Tuesday, September 25, 2012

September 24, 2012

There was no way of getting a full night of sleep, so I got up at 4:00am and drank the vile instant coffee the guest house staff had set out along with tea and sugar. I waited until seven to make my way to the kitchen and found the dining area completely empty. The guy at the reception desk followed me in and wanted to know how my coffeemaker operated. I had some muesli, with plenty of dried fruit and nuts, and a piece of toast along with a glass of orange juice.

Gulnara was picking me up at 9:30, so I returned to my room and finished packing my bags. My bill was ready and I asked the front desk clerk if they could hold my bags there until I found a place to live sometime that day. They cheerfully agreed and even helped me get all three bags up the steps. During my last trip to the office, I found Gulnara waiting for me. Her driver delivered us to the school where she entrusted me to Zarina who would be taking me around to look at several apartments she’d found listed on the local paper. Off we went to look at one unit in the same building where Sally has stayed during her ELF service. I didn’t like the look of the building, the dark approach to the front door or the cage-like iron gate at the entrance to the apartment. The fact that it was on the sixth floor and I had to ride a rickety, dark, claustrophobic tin can to get there was the deal breaker. The woman wanted $700.00 for a disjointed place with no wallpaper, carpets or even nice furniture. There was no dining area, but a small table in the kitchen that could seat three.
Next we went to a flat where a woman and a small child lived in tiny rooms with hideous furniture and only a window A/C. There was no counter space at all and the TV set seemed ancient. This one was going for $600.00, but I’d not want to live there even for free. We looked at one, on the ninth floor, that was slightly larger but once again sported ugly, old furniture, linoleum floors and a stove out in what used to be the balcony while the sink was in another room. I was beginning to despair at the prospect of finding something appealing with a deadline of about 6:00pm.

Gulnara was waiting to have lunch with me, so I could then be transported to the embassy for a meeting with Natalia. She had ordered plov ordered at a busy restaurant next to the school and it took a while a get our food and even longer for drinks. The waiters were all women dressed in the national dress. I wanted to take their picture, but they appeared harried and humorless. The plov was just as greasy as the one in Tajikistan, but the sliced beef placed on the side was flavorless and tough. I hurried to make my appointment and the driver took me out in the boonies where the U. S. embassy is operating out of big trailer while a more permanent building goes up in the back. Their security procedures at the gate are just the same as going through the airport one as I had to hand in all of my electronic equipment, go through an X-ray machine and then be pat-searched by a woman. Once inside the building, I had to go through another X-ray machine before been given the visitor’s pass. I was then informed that I would never get a badge, as I did in Dushanbe, that would exempt me from that procedure.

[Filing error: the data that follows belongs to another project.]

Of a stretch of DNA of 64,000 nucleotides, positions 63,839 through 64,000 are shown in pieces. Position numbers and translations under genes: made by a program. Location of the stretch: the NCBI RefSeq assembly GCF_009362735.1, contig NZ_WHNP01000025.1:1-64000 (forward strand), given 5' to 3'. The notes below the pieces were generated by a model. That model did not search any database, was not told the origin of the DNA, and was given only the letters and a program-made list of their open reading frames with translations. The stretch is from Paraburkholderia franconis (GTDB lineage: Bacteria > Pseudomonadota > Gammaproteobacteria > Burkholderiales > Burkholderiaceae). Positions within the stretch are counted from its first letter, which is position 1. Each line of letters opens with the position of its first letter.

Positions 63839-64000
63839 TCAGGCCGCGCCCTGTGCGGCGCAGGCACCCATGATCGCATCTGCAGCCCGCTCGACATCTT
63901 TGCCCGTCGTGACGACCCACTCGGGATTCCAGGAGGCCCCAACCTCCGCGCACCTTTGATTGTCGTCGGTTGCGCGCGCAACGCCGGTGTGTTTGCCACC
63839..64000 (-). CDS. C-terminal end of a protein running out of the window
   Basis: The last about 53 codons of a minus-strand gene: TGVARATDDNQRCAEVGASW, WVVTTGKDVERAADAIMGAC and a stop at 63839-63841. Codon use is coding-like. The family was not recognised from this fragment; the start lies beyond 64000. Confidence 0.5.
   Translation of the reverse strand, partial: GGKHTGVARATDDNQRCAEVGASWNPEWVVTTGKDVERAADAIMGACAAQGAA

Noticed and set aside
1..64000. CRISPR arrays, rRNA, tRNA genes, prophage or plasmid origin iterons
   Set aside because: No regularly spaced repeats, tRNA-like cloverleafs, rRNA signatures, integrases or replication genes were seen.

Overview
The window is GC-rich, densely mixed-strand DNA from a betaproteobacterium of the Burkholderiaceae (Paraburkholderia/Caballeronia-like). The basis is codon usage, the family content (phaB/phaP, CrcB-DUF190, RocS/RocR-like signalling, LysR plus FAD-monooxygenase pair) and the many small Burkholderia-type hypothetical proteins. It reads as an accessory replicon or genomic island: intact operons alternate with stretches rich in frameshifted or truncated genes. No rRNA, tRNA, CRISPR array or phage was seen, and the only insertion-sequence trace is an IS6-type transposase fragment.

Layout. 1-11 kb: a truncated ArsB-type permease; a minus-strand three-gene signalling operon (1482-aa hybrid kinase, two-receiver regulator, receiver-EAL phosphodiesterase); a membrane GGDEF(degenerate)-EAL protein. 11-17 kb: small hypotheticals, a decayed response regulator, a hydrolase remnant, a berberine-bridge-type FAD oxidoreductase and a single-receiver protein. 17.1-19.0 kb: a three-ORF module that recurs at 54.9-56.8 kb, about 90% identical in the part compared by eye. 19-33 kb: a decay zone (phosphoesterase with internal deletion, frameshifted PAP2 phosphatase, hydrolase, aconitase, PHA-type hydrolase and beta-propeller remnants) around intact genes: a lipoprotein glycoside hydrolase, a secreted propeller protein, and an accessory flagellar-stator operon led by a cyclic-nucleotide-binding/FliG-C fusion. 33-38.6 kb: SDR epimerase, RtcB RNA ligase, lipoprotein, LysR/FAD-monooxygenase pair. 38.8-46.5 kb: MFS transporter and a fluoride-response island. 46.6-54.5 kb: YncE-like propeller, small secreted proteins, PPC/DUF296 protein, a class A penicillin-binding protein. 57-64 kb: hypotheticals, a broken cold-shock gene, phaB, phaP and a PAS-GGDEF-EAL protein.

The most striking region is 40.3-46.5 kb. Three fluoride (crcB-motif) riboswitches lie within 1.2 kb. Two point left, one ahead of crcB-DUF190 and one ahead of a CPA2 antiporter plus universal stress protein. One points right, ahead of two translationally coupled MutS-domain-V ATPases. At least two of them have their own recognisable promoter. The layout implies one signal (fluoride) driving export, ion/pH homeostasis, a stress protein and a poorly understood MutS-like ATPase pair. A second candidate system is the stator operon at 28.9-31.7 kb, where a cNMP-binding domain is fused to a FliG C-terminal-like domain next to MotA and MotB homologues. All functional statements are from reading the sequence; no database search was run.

I told Natalia that the embassy staff would never see me again. I was introduced to Chris, of Brazilian heritage, and current PAO, who told me there are quite a few other Latinos at the embassy and promised to put me in touch with them. I forgot my photos to get the credentialing process started, but will give them to Natalia on Wednesday when we meet at the American Corner.

It was back to Zarina to look at other apartments once she visited the website I had seen in the States. I found one unit I really loved, but it was located on the ninth floor and I just can’t imagine having to deal with that many stairs when the power goes out, which is quite likely to do here. The real estate agent that had helped us in the morning had lined up three more properties for us to look and the second one did the trick. It had been renovated by the owner, Nadia, who’s an architect and a designer and who was hard at work removing stains from the carpet and cleaning the kitchen. The flat had hardwood floors in the foyer, two carpeted bedrooms, a separate kitchen, dining room and living room with decent-looking furniture and a flat-screen TV set. I had to give up my dream of having a gas stove or even an oven as the unit only had a flattop cooking surface. When asked where the cooking utensil and glassware were, Nadia answered that she normally rents to businesspeople and they don’t cook.

I figured that since she was only asking for $600.00, it was relatively close to the school and near shops and supermarkets, that I should just go ahead and buy the cooking items I needed myself including some glasses. After much haggling, we were able to leave so Gulnara could take me back to the guest house for my bags and have her driver take me to the apartment. Larissa, an older woman who works at the school, volunteered to join us to help out too. Traffic was a monster and the smell of carbon monoxide was getting to me as we made our way through the city. The driver, Larissa and I somehow made it up the four floors with my baggage and she then accompanied me across the street to a small shop where I was able to buy already prepared lagman noodles, potatoes and a carrot salad along with muesli, milk and yogurt for my breakfast.

I could not make the microwave work and in desperation, dumped the noodles in the only saucepan available and heated them over the stove. I took a long shower and promptly went to bed after making sure I lined my side of the bed with a brand-new korpacha Nadia had left in the cupboard. Hopefully, no bedbugs would bother me this time. I was so grateful to have found such great people to help me out this day.

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